We have vented again and again and AGAIN about all that is wrong with the matchmaking industry in Pakistan. There have been multiple talk shows, theater productions, articles, movies, dramas, jokes, viral videos; safe to say the subject matter has been adapted in multiple mediums and there is still so much more that needs to be done to fully transform the multi-million wedding industry.
One person on the internet decided to turn the tables with her hilarious jab at the shaadi culture in Pakistan.
Tania Rashid is an educationalist with special interest in educational prospects for street children. She is also deeply passionate about gender issues and aspires for avenues to create greater sensitization.
It was this very spirit that made her post a rishta ad for a “friend” deconstructing unnecessarily high standards set for Pakistani women – that, too, in our maadri zabaan.
Kamyaab shaadi ka raaz: baray buzurg kehte hain, har qadm pay shoher ko compromise karna chaheaye, kyunke aurat, aurat hoti hai aur kabhi jhukti nahin. Shaadi na chalne ki surat mai, zimadari bhi shoher ki hai kyunke sirf woh hi ghar par barbaadi ya abaadi lanay ki muqamal qo’ot rakhta hai
In the status update posted on Facebook, Tania tried to hilariously turn the narrative against men.
“Tall, good looking, gora, 6 pack-abs, blue eyes (preferable)”
Some of the eligibility requirements include:
–Sughar (gharelu kaam kaaj atay hoon)
–Should be able to cook a variety of dishes eg. korma, biryani, other desi khanay etc.
-Biwi kay waldain kay ghar rahaish pay razamand
-Biwi aur uske waldain ki farmabardari aur khidmat karta ho (yeh uska farz hai aur Jannat janay ka zariya bhi) aur unse dheeme lehjay mai baat karay
Also tackling the important question of restrictions set by the in-laws, Tania indulges in heavy body and character policing:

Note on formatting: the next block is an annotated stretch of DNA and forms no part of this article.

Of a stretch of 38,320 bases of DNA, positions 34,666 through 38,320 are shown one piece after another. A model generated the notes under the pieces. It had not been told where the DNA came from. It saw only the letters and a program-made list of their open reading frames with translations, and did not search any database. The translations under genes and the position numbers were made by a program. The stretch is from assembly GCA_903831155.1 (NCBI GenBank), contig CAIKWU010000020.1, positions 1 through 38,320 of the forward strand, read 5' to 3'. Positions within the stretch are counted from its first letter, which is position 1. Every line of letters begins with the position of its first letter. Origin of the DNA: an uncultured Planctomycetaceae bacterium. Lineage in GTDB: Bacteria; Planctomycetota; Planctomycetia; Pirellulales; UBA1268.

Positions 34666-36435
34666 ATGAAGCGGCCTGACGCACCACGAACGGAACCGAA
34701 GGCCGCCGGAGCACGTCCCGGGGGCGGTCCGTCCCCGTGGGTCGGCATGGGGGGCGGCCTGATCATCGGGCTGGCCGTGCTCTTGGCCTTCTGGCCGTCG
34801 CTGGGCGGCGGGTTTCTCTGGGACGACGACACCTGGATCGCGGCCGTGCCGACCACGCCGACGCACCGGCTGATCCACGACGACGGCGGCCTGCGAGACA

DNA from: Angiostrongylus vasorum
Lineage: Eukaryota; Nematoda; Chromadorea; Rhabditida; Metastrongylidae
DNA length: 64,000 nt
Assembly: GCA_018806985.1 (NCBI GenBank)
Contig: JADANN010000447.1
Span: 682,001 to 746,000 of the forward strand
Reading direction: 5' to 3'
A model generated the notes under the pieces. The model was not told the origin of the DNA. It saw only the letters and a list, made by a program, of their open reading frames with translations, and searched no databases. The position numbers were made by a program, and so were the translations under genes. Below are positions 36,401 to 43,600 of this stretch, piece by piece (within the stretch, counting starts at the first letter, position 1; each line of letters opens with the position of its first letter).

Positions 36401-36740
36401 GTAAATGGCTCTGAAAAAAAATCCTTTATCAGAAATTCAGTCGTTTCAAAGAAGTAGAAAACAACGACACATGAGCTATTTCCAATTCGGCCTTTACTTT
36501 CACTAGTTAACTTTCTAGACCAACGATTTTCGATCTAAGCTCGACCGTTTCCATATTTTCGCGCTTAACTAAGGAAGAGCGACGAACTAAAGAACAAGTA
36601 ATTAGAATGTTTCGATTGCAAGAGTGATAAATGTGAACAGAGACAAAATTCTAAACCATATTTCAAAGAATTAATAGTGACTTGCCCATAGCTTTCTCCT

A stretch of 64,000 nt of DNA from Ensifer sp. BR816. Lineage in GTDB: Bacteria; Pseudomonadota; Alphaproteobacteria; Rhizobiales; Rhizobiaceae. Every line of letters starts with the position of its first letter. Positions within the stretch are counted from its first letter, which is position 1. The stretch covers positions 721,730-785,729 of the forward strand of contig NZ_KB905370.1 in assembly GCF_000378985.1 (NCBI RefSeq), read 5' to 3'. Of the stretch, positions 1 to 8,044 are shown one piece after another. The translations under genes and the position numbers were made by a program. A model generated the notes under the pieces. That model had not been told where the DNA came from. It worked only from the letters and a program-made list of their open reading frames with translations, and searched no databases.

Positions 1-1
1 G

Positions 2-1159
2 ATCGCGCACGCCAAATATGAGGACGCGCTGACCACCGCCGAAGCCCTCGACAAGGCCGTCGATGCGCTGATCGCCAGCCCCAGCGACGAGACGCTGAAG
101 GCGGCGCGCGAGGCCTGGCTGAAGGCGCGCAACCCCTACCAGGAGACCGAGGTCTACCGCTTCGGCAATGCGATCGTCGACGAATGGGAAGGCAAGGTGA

-Fahash kapre (jaise: bunyan, nicker) pehnay ki har giz ijazat nhi hai kyunke saas, susar ko nhi pasand
-Bedroom kay bahir, maya wali shalwar qameez hi pehne
-Shaadi say pehle koi affair na rha ho
– Gher larkio say dosti karne ka khwahishmand na ho
-Na mehram aurto/ larkio say parhez kare, zarurat parhne par nazar jhuka kar baat kare
The list of demands cited progress towards education, rights of in-laws, dowry, lifestyle and general behavior attributed to women as “appropriate”
-Parha likha ho (minimum masters) magar nokri ki ijazat nahi hai kyunke zamana boht kharab hai!
-Roz roz apne ma baap say milnay ka khwahishmand na ho kyunke ab say saas, susar hi uske maa baap hain
-Saas, susr ko bata kar aur unki ijazat lay kar ghar say nikle
-Jahez mai gaari, fridge, microwave aur zarurat ka samaan saath lay kar aye
-Akele bahir janay say gurez kare, khaas tor pay maghrib kay baad (biwi saath ho toh theek hai)
-Har baat pay biwi ka mashwara leta ho (kyunke woh ‘aurat’ hai aur usay behtar pata hai)
-Biwi kisi baat say mana kar day toh woh wahin khatam kar di jaye (faislay lene wali/sarbarah aurat hai)
-Shareef khandaan say ta’aluq rakhta ho aur ghar bhi achi jagah ho
-Jhagray ki surat mai shoher ko khamoshi ikhtiyar kar leni chaheaye, warna nateejay ka zimaydaar woh khud ho ga
The post has since been shared and liked hundreds of times with people leaving comments of appreciation
Speaking to MangoBaaz about her post, Tania shared the backstory, “The idea for this post came when some of my girlfriends and I were exchanging notes over the dinner table on the rishta requirements of and expectations from a ‘bahu’ by a typical Pakistani household. Through this status, we wished to turn the tables and show how unreasonable these expectations really are. It was interesting to read that many commentators thought such a guy could only be artificially manufactured (like a robot) or found in museums. If that is the case for men, one tends to think why it is so easy for our society to transform women into these ‘artificially manufactured robots’?”
Eye opening, indeed.
If you find a man that qualifies for Tania’s “friend”, leave a comment below otherwise, try to do what little you can to question and abolish impossible standards and outdated gender roles.
Cover image via: Vice.com